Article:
Fig. 1
Inter-strain difference in fluoxetine response. Response to treatment was calculated by taking the ratio of fluoxetine behavioral scores to vehicle behavioral scores. Percent change in immobility was calculated by multiplying the ratio of fluoxetine immobility ...

Mean fluoxetine and norfluoxetine levels were variable across the strains; concentration ranges are 470.3–1274.8 ng/mL for fluoxetine and 578.6–1612.2 ng/mL for norfluoxetine. No significant correlation was observed between mean depressive-like behavior and mean serum levels of fluoxetine (r2 = 0.036) or its metabolite norfluoxetine (r2 = 0.047). This finding is similar to human studies which did not find a significant association with antidepressant response and serum levels of fluoxetine or norfluoxetine (Amsterdam et al. 1997; Beasley et al. 1990; Norman et al. 1993). With the exception of a few markers, no significant correlation was detected between neurobiochemical levels and drug concentration. Fluoxetine level was minimally correlated with GSK3β (r2 = 0.213), histone deacetylase 5 (HDAC5, r2 = 0.131), and vascular endothelial growth factor (VEGF, r2 = 0.155). A minimal correlation between melanin concentrating hormone (MCH) protein levels and norfluoxetine levels (r2 = 0.135) was also detected. There was no correlation between mean percent immobility in the TST and total distance traveled in the OF for control (r2 = 0.013) and treated animals (r2 = 0.083), indicating that depressive-like behavior was not affected by locomotor activity. We observed a modest correlation between baseline and fluoxetine-induced immobility scores (r2 = 0.628), which suggests that baseline TST behavior is linked with drug response. Genetic analysis can be performed using inbred strain phenotype data to identify genetic loci associated with behavioral phenotypes (Miller et al. 2010; Williams et al. 2009). Independent QTL mapping analysis for behavioral phenotypes identified significant loci for anxiety, treatment response (data not shown), and baseline behavioral despair. A locus on chromosome 9 (9: 46.7–47.6 Mb) associated with baseline depressive-like behavior (−logP = 6.17, FDR  0.059), and this was of particular interest because of its co-localization with the genome-wide association analysis for neurobiochemical markers.

Levels of S100β, GSK3β, HDAC5, and GFAP contribute most to treatment response

The levels of 36 neurobiochemical markers proposed to be involved in depression and anxiety were measured in the cortex (Table 1). Dopamine transporter (DAT), interleukin-6 (IL-6), FK506-binding protein 51 (FKBP51), glucocorticoid receptor (NR3C1), and neuron-specific family gene member 2 (NSG2) were excluded from the analysis due to weak intensities, irregular staining, or nonlinear dose–response signals. We examined the relationship between percent change in immobility and neurobiochemical levels. The scatter plots show the strain distribution pattern for each biochemical analyte against depressive-like responses under vehicle (ESM Online Resource 6a) and fluoxetine conditions (ESM Online Resource 6b). In the control group, correlations between protein levels and mRNA expression levels were detected for c-Fos (r2 = 0.269, 1423100_at), glial fibrillary acidic protein (GFAP; r2 = 0.222, 1426508_at; r2 = 0.184, 1426509_at; r2 = 0.187, 1440142_s_at), glyoxylase 1 (GLO1; r2 = 0.244, 1424108_at; r2 = 0.274, 1424109_a_at), and PAQR8 (r2 = 0.1796, 1431042_at). In the fluoxetine group, correlations between protein levels and mRNA expression levels were detected for GFAP (r2 = 0.183, 1440142_s_at; r2 = 0.623, 1426508_at; r2 = 0.692, 1426509_s_at), guanine nucleotide-binding protein 1 (GNB1; r2 = 0.144, 1454696_at; r2 = 0.161, 1417432_at), and NPY (r2 = 0.154, 1419127_at). The lack of a strong correlation between the neurobiochemical levels and corresponding transcript levels indicates an indirect relationship between mRNA and protein expression.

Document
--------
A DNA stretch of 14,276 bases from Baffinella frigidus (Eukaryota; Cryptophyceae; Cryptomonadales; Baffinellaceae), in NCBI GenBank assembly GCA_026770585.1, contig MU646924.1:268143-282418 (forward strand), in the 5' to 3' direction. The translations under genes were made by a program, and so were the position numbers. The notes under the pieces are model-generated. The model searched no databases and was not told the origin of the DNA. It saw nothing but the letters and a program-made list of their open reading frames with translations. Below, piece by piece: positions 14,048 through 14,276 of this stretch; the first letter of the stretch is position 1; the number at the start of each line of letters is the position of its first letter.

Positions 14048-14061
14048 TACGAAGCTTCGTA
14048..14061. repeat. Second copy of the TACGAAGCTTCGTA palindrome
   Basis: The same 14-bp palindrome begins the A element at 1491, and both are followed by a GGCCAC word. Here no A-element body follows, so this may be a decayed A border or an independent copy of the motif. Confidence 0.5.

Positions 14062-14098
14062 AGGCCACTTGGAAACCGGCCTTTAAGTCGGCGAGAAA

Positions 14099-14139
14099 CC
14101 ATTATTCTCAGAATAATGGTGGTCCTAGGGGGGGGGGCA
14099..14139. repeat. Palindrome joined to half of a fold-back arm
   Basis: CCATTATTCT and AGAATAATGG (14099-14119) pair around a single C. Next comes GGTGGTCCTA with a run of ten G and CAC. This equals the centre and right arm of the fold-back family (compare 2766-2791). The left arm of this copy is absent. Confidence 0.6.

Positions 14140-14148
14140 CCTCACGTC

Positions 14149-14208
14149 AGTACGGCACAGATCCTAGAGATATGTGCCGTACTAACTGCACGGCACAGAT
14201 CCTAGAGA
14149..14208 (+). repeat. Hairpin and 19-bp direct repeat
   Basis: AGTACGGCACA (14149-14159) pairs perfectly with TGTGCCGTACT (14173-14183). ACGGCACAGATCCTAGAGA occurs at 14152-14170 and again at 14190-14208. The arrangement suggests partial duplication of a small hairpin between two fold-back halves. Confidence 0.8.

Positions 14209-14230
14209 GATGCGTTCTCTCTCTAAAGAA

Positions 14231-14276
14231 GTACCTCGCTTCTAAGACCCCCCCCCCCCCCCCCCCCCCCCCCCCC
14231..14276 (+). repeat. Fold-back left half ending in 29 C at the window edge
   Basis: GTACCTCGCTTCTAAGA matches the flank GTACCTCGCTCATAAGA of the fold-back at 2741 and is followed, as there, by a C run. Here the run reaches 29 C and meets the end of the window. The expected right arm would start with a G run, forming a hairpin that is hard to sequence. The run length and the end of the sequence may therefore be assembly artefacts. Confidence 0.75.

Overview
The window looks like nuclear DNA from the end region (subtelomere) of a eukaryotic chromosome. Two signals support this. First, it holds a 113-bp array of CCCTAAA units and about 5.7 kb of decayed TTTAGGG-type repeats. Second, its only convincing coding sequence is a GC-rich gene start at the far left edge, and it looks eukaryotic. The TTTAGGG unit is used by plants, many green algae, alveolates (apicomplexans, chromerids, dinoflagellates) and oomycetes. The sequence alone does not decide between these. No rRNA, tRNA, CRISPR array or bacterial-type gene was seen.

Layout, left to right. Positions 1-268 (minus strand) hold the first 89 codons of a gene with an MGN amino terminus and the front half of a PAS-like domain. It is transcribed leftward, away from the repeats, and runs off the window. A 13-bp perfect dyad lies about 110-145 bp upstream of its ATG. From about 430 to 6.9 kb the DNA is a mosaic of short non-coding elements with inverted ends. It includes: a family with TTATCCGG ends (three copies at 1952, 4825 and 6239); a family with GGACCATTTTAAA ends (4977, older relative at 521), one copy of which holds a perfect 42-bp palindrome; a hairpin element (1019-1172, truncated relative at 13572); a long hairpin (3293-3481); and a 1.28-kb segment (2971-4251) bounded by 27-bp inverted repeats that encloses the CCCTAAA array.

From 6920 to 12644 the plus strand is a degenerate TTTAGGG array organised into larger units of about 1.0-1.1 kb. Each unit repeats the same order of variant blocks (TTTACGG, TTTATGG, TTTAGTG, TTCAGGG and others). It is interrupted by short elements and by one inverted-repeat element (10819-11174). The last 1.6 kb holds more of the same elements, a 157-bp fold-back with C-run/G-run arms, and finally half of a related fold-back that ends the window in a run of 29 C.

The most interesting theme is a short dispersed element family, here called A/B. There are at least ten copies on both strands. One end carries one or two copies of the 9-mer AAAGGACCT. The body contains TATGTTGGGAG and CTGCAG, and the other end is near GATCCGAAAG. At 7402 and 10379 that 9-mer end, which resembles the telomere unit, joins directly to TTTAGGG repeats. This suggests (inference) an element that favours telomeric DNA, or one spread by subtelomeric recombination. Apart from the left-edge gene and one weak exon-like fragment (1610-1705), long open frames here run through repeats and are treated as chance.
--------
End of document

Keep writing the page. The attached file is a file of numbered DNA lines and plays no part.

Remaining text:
Partial least squares analysis of the data indicated that the first vector accounted for 56% and 59% of the covariance in neurobiochemical and behavioral differences in the fluoxetine and control groups, respectively (ESM Online Resource 7). Behaviors in the OF and TST accounted for baseline behavior (PLS loading score onto vector, 1; percent time spent in the center OF and immobility TST, 75.1% and 56.4%, respectively). However, the behavioral differences observed after chronic fluoxetine treatment were mainly due to inter-strain responses in the TST (PLS loading score onto vector, 1; percent time spent in the center OF and immobility TST, 17.2% and 72.6%, respectively). Levels of GLO1 and GNB1 account for most of the covariance in anxiety-like and depressive-like behavior in the control group. Higher levels of GLO1 and GNB1 associated with higher baseline anxiety-like and depressive-like behavior. Alternatively, fluoxetine-induced immobility behavior was mostly affected by GFAP, S100 beta protein (S100β), GLO1, and HDAC5 (Fig. 2a). Lower immobility scores following fluoxetine treatment were linked with higher levels of GFAP, S100β, GLO1, and HDAC5.